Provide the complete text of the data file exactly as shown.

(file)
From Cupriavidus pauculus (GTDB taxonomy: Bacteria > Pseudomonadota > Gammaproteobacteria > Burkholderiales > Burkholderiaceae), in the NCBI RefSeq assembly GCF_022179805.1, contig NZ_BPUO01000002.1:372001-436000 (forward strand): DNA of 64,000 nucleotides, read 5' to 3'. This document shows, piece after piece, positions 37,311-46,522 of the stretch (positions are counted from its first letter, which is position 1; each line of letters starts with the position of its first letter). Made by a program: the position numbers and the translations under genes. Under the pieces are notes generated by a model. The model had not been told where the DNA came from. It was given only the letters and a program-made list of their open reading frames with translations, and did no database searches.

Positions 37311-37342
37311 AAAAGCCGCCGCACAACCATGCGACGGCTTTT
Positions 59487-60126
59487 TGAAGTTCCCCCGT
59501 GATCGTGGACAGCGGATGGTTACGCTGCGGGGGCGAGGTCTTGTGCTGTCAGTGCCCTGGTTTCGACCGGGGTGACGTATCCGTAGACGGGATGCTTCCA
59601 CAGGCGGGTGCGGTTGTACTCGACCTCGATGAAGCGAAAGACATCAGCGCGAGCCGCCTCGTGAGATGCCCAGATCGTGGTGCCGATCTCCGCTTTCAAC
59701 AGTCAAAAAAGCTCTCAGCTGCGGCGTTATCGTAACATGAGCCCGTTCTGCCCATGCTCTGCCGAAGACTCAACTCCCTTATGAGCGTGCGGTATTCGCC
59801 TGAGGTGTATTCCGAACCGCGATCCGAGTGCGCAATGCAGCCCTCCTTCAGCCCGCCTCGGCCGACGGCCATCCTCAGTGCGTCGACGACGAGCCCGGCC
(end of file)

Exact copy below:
From Cupriavidus pauculus (GTDB taxonomy: Bacteria > Pseudomonadota > Gammaproteobacteria > Burkholderiales > Burkholderiaceae), in the NCBI RefSeq assembly GCF_022179805.1, contig NZ_BPUO01000002.1:372001-436000 (forward strand): DNA of 64,000 nucleotides, read 5' to 3'. This document shows, piece after piece, positions 37,311-46,522 of the stretch (positions are counted from its first letter, which is position 1; each line of letters starts with the position of its first letter). Made by a program: the position numbers and the translations under genes. Under the pieces are notes generated by a model. The model had not been told where the DNA came from. It was given only the letters and a program-made list of their open reading frames with translations, and did no database searches.

Positions 37311-37342
37311 AAAAGCCGCCGCACAACCATGCGACGGCTTTT
Positions 59487-60126
59487 TGAAGTTCCCCCGT
59501 GATCGTGGACAGCGGATGGTTACGCTGCGGGGGCGAGGTCTTGTGCTGTCAGTGCCCTGGTTTCGACCGGGGTGACGTATCCGTAGACGGGATGCTTCCA
59601 CAGGCGGGTGCGGTTGTACTCGACCTCGATGAAGCGAAAGACATCAGCGCGAGCCGCCTCGTGAGATGCCCAGATCGTGGTGCCGATCTCCGCTTTCAAC
59701 AGTCAAAAAAGCTCTCAGCTGCGGCGTTATCGTAACATGAGCCCGTTCTGCCCATGCTCTGCCGAAGACTCAACTCCCTTATGAGCGTGCGGTATTCGCC
59801 TGAGGTGTATTCCGAACCGCGATCCGAGTGCGCAATGCAGCCCTCCTTCAGCCCGCCTCGGCCGACGGCCATCCTCAGTGCGTCGACGACGAGCCCGGCC